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They died for America
Dedication honors the fallen in War on Terror
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Volunteer Jim Selacak put the finishing touches on the Traveling Tribute at Woodward Park. - photo by HIME ROMERO

The biggest Memorial Day Commemoration of its kind on the West Coast takes place today at Woodward Park.

Organizers of the Welcome Home Foundation anticipate 15,000 people will stop by Woodward Park in southeast Manteca to honor the fallen and celebrate the safe return of veterans.

The day includes dedication of the 10th panel of the Traveling Tribute honoring those who have died so far in The War on Terror, a massive car show with more than 400 vehicles, military displays, food booths, a children’s play area, 5K run, memorial ceremonies, a USO style entertainment show, free concert featuring country star and former Marine Josh Gracin, Memorial Day Weekend ceremonies, military flyovers and concludes with aerial fireworks. The traditional ceremonies are at 6 p.m. with the free Gracin concert from 7 to 8:30 a.m.

The run starts at 8 a.m., the car show opens at 10 a.m., and community worship is at 10 a.m. All other activities get underway at 11:30 a.m.

Arguably the most emotional event of a day filled that will be filled with many such moments will take place starting at 2:30 p.m.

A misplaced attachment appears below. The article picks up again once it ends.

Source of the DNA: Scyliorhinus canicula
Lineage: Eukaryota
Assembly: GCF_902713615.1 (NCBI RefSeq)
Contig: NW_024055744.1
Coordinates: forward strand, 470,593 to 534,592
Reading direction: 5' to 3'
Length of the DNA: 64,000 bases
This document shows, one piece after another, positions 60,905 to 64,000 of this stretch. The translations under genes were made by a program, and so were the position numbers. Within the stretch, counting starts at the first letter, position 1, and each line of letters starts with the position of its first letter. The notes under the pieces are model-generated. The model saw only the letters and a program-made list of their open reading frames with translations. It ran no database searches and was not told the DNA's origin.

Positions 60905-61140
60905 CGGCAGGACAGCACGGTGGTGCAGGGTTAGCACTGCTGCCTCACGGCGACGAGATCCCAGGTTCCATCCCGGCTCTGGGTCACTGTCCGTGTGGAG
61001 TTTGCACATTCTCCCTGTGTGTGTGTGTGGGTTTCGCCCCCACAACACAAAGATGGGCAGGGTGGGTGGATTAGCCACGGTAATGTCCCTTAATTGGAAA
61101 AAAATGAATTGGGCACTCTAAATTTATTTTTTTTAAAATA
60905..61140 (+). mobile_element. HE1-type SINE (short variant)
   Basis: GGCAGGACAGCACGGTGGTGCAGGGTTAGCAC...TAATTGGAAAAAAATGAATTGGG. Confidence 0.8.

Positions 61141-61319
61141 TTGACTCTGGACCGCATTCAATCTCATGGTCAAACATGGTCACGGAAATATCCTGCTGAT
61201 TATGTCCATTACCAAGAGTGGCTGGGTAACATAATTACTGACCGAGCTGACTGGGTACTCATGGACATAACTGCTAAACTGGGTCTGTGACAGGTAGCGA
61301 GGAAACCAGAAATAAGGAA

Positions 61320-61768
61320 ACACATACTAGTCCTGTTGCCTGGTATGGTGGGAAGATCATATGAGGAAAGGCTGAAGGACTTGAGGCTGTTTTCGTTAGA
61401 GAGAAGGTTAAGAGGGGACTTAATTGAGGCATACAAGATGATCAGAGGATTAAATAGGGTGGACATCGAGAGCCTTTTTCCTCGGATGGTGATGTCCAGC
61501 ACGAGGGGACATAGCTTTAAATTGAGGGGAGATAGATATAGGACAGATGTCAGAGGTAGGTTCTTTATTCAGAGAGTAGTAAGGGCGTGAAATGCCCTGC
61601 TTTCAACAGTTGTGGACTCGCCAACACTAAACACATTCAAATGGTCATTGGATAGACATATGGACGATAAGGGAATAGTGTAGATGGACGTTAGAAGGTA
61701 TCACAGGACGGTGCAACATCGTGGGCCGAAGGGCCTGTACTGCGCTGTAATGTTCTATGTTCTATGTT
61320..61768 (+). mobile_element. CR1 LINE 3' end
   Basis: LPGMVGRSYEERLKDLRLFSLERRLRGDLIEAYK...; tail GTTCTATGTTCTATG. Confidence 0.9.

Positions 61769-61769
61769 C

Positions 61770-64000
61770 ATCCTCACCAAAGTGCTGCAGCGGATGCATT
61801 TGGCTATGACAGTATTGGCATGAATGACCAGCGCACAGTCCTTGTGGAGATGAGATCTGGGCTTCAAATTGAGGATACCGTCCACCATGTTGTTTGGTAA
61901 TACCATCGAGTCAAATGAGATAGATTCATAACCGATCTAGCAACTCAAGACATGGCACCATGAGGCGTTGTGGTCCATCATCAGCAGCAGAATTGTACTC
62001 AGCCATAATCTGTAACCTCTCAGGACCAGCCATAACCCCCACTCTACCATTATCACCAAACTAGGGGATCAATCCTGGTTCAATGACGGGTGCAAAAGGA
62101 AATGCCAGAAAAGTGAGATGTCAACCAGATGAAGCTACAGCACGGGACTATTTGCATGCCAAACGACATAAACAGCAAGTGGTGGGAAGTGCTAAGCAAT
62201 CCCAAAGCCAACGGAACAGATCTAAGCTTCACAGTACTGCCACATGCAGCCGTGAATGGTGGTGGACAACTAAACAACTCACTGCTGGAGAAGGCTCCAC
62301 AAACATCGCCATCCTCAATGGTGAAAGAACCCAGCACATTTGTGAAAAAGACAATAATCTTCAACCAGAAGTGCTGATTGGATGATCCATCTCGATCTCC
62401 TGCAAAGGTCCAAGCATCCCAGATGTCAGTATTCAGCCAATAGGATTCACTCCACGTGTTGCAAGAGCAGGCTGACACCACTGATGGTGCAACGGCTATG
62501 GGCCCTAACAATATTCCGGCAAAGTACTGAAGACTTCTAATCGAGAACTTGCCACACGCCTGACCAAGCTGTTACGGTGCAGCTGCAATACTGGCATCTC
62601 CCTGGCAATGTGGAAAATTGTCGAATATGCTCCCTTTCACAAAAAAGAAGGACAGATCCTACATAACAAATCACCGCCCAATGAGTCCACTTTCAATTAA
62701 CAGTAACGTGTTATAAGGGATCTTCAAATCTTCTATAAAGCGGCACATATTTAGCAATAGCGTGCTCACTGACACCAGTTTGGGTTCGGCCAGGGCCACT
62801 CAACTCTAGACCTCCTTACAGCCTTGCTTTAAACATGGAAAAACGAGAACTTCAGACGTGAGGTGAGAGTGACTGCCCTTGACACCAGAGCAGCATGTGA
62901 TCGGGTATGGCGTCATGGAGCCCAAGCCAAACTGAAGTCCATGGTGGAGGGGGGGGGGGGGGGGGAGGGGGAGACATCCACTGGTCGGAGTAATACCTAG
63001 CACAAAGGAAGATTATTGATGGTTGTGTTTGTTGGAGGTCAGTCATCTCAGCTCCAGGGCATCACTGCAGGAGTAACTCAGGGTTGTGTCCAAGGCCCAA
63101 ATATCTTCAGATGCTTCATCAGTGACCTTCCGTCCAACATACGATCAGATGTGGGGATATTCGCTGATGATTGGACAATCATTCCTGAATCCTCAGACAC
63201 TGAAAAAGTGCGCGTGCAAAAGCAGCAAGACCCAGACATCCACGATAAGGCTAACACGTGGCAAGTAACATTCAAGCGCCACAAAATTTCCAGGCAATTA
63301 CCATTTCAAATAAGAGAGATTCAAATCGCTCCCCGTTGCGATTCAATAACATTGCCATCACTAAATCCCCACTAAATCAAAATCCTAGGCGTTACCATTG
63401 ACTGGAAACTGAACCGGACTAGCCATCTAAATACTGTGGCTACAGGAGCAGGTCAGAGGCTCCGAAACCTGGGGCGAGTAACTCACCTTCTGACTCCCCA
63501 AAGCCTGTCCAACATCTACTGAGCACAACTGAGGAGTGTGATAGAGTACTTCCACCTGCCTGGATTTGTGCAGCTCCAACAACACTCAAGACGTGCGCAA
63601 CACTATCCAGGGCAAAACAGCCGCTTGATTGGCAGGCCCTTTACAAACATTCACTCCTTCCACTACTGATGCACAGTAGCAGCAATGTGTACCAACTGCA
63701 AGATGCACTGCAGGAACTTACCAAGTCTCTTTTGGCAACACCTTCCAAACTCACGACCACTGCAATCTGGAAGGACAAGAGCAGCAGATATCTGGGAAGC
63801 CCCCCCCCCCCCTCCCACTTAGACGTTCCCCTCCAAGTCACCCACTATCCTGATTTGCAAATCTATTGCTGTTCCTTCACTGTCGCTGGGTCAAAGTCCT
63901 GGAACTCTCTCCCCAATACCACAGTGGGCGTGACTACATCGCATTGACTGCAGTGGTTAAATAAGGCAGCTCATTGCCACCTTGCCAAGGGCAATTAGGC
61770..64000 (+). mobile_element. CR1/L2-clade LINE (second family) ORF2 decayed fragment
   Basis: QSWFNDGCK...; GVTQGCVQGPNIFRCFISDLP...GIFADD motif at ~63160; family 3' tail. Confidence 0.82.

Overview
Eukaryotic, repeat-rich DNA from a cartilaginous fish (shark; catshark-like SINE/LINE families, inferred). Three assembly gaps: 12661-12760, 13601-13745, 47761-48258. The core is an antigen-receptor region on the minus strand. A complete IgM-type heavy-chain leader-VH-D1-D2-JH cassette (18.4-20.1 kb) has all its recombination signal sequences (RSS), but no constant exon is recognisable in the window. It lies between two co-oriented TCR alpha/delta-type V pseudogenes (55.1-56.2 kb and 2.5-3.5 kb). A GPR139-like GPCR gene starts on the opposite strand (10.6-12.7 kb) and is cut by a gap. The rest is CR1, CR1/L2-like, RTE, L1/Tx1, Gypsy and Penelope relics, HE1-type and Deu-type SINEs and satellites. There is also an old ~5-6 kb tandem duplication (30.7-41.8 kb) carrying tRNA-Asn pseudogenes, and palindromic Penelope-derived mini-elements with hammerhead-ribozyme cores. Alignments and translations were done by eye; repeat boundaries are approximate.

That is when Gold Star families of the fallen from throughout the region will arrive at Woodward Park from a luncheon hosted by Prestige Senior Living by police escort. Once there, they will travel through a tunnel of 200 flags held by volunteers who have turned out to pay their respect for the sacrifice of sons, daughters, brothers, sisters, fathers, and mothers.

Included among the Gold Star families will be Laurie Bullock and NoaBeth Bruckenthal, mother and sister of Coast Guard Damage Controlman Third Class Nathan B. Bruckenthal whose image appears on the 10th panel.  They have traveled to Manteca from the East Coast for the ceremonies that start at 3 p.m.

Bruckenthal, who died on April 24, 2004, is the only Coast Guardsman to have died in combat since the Vietnam War.

Bruckenthal was recognized as a leader by his commanding officers and received numerous awards for drug extradition operations and alien interdiction in the Caribbean Sea and eastern Pacific including the National Defense Service Medal Coast Guard Merit Team Commendation and the Global War on Terrorism Medal with oak leaf.

Because of his unique skills and abilities he was chosen to be among the first Coast Guardsmen deployed to Iraq during Operation Iraqi Freedom in early 2003. While there he received the Armed Forces Expeditionary Medal and a Combat Action Ribbon for action in and around the port of Um Qasar.

In March 2004, at the request of his command staff, he volunteered for a second deployment to Iraq. Only weeks after discovering that his wife was carrying his unborn child, Nathan and two U.S. Navy sailors were killed when a suicide bomber attacked their rigid hull inflatable boat. Nathan had been chosen to become a part of the Taclet’s training unit and his job that afternoon was to instruct navy personnel how to conduct maritime interdiction operations. The team observed a suspicious vessel, which did not heed their commands. The team intercepted the vessel.

This selfless action of courage protected the crew aboard the U.S.S. Firebolt, the off-shore oil platform and the oil terminal itself at Khawr Al Amaya, in the northern Arabian Gulf. For this action, Nathan was posthumously awarded the Purple Heart Medal, the Bronze Star Medal with Valor, the Global War on Terrorism Expeditionary Medal with oak leaf, and his second Combat Action Ribbon. He was laid to rest with many of America’s best at Arlington National Cemetery.